I was a picky eater as a child, and I hated coconut.

But one time, my sister and I were out to dinner at Russ’ with Grandpa and Grandma K., and they asked us, as grandparent’s often do, if we would like dessert.

Correction: if we would like to split dessert.

My grandma handed us the menu, and my sister pointed at the coconut cream pie. I pointed at the chocolate fudge brownie (with a cherry on top), but my grandma and sister insisted that I might like coconut cream pie even if I didn’t like coconut, and I was the younger child, lulled by the wisdom of the ages, so I relented. We could order the coconut cream pie.

It came.

I tried it.

It came back up.

My sister didn’t have to split anything.

* * *

I remember the coconut cream pie incident as I remember so many others with my mother’s parents. My sister and I, the only grandchildren on the one-child K. side, were treated as equals most of the time. My sister and I shared bags of stale bread during our duck-pond excursions, and we slurped Burger King shakes side-by-side in the back of my grandpa’s truck. And, although I was at first confused that my sister got a card on my birthday, my mother explained to me that it was a Valentine’s Day card (and I got one too).

But there were moments when I knew. When I compared the lyrical ballads on my sister’s cards to my one-liner Hallmark moments. When my sister got more cash for her good grades. When I heard wind of this phone conversation:

Grandma K.: How’s my favorite granddaughter?

Sister: (Laughs.) Don’t tell Cassie.

Grandma K.: Cassie is hard to talk to.

Yeah.

But I can laugh at these moments now. Well, kind of. I half-laugh, half-wince because I know that, for years and years, I blamed my grandparents’ blatant favoritism for several of my tragic flaws.

But the thing is, we are human, and no matter how hard we try, we will hurt. We will be the subject of hurt; we will be the object of hurt. More than once. More than twice. More times than we can count on all of our fingers and toes. It’s an occupational hazard of our species. And yet, when we fail to be our best to those we love and those we hardly know, I find it difficult to believe that it’s how we hurt people or how we’ve been hurt that defines us. I think what defines us is how we respond to that hurt.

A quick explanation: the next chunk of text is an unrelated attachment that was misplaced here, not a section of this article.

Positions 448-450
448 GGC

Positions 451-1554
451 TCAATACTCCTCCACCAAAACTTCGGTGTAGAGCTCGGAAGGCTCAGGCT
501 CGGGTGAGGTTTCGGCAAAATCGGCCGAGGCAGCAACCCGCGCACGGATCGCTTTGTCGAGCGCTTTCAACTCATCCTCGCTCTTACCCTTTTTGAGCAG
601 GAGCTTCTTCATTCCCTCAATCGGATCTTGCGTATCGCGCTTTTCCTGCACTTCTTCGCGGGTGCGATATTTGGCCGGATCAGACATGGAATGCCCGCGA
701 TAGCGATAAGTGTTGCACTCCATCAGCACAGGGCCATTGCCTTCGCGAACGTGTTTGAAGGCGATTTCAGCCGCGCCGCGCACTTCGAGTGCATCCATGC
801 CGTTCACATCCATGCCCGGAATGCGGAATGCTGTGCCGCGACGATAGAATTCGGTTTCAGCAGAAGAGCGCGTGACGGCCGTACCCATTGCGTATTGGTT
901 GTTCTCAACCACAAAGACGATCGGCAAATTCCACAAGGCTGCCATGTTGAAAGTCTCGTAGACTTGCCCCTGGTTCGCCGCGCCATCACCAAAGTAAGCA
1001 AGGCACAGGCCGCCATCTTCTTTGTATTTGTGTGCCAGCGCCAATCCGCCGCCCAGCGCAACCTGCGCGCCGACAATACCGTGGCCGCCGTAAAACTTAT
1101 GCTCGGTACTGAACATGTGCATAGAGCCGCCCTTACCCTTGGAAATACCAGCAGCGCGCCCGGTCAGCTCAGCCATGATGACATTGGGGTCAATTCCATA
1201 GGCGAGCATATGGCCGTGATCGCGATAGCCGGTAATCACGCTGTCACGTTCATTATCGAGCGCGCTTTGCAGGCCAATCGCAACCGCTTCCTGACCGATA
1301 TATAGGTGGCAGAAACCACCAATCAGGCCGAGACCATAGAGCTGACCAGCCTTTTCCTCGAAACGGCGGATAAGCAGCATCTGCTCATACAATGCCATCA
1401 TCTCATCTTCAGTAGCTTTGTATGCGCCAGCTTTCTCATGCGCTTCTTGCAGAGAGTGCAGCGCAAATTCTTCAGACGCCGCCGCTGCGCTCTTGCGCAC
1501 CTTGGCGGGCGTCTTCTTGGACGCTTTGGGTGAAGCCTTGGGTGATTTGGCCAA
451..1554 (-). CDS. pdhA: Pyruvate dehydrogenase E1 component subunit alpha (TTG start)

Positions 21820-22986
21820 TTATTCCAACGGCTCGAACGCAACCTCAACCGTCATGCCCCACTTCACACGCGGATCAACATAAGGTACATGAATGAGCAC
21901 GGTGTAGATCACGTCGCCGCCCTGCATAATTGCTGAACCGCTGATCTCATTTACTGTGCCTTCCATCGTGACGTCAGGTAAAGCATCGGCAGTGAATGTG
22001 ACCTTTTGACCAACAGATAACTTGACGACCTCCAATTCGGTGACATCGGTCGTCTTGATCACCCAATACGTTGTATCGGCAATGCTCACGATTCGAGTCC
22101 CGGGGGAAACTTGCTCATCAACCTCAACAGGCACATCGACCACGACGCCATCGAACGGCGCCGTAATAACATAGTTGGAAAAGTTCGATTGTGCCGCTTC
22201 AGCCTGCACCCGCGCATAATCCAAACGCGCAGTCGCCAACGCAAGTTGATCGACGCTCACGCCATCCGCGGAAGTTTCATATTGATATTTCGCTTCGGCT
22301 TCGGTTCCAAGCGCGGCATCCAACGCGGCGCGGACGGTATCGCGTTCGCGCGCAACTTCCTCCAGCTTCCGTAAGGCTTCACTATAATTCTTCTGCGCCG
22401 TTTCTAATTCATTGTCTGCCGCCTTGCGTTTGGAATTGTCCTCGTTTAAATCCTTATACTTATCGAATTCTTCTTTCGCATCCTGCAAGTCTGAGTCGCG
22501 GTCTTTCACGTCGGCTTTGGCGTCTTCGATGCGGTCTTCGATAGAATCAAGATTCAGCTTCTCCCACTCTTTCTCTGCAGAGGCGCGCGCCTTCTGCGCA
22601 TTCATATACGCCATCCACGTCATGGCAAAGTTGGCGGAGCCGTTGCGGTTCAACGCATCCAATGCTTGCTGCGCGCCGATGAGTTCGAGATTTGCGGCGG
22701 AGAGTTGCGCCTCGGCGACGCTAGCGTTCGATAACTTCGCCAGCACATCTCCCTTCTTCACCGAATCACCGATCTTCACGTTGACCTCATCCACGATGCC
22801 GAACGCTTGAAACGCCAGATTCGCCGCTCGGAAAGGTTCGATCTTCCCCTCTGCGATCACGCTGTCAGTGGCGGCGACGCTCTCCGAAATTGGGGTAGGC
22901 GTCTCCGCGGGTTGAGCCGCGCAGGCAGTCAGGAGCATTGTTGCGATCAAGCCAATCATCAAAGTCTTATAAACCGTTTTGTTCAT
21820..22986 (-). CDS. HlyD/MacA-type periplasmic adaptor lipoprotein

If we look at the world in black and white, we might say there are two kinds of people: those who are better at asking for forgiveness, and those who are better at forgiving.

Personally, I have a nasty habit of holding grudges in deeply-set wounds.

In the days of elementary Sunday school, when we covered the passage when Peter asks Jesus how often we should forgive someone, and Jesus tells us to forgive not seven times, but seventy-seven times, I always thought Jesus was telling us to literally have this conversation…

Cassie: I’m sorry I knocked over your block tower.

Block Boy: I guess I forgive you for knocking over my block tower.

…seventy some seven times.

But now that I’m older, and now that Sunday school teachers aren’t making anyone apologize or accept apologies, and when it comes to the things that hurt most, I start to wonder whether Jesus was predicting that we’ll need to forgive someone more than once for hurting us.

Just as there’s a sanctification process within salvation, perhaps there’s a continuing process of forgiveness. We forgive someone a first time, but when a word or a gesture or a family holiday dinner stirs our memory, and we feel that sinking, sharp pain in our chest, we have to forgive again.

And again. And again. And again.

And maybe in that forgiveness is the grace of the memories that have been buried or bruised. Memories of stale bread at ponds, of drive-thru shakes, of Valentine’s Day cards, of a chocolate fudge brownie (with a cherry on top) to soothe a stomach upset by coconut cream pie.

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